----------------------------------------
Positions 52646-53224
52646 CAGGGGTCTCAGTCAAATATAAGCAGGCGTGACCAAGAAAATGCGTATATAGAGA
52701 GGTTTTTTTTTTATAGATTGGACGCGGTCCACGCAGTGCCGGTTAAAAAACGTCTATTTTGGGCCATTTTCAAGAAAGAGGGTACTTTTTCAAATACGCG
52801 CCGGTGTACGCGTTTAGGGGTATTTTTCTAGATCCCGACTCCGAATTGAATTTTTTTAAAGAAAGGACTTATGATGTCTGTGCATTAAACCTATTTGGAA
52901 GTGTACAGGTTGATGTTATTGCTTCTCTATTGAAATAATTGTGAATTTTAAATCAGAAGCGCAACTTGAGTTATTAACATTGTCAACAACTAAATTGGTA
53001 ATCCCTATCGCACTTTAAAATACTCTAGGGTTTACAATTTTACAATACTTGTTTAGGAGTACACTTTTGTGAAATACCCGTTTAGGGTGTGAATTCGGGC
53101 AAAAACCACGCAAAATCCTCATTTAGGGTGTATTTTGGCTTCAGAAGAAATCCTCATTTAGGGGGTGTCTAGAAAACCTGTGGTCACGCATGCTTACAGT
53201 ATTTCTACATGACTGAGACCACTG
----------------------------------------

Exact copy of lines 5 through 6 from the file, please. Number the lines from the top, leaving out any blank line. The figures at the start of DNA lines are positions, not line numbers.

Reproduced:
52901 GTGTACAGGTTGATGTTATTGCTTCTCTATTGAAATAATTGTGAATTTTAAATCAGAAGCGCAACTTGAGTTATTAACATTGTCAACAACTAAATTGGTA
53001 ATCCCTATCGCACTTTAAAATACTCTAGGGTTTACAATTTTACAATACTTGTTTAGGAGTACACTTTTGTGAAATACCCGTTTAGGGTGTGAATTCGGGC